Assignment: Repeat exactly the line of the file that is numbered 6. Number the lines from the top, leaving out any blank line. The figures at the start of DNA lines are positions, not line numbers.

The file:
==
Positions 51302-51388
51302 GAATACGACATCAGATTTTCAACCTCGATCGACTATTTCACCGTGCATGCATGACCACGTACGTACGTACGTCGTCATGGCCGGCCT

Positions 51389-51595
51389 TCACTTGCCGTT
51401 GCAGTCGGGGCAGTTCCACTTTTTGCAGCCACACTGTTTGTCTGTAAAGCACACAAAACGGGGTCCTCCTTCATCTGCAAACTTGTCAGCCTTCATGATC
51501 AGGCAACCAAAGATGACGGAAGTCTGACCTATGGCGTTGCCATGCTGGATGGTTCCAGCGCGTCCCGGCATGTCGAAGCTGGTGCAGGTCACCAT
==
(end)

51501 AGGCAACCAAAGATGACGGAAGTCTGACCTATGGCGTTGCCATGCTGGATGGTTCCAGCGCGTCCCGGCATGTCGAAGCTGGTGCAGGTCACCAT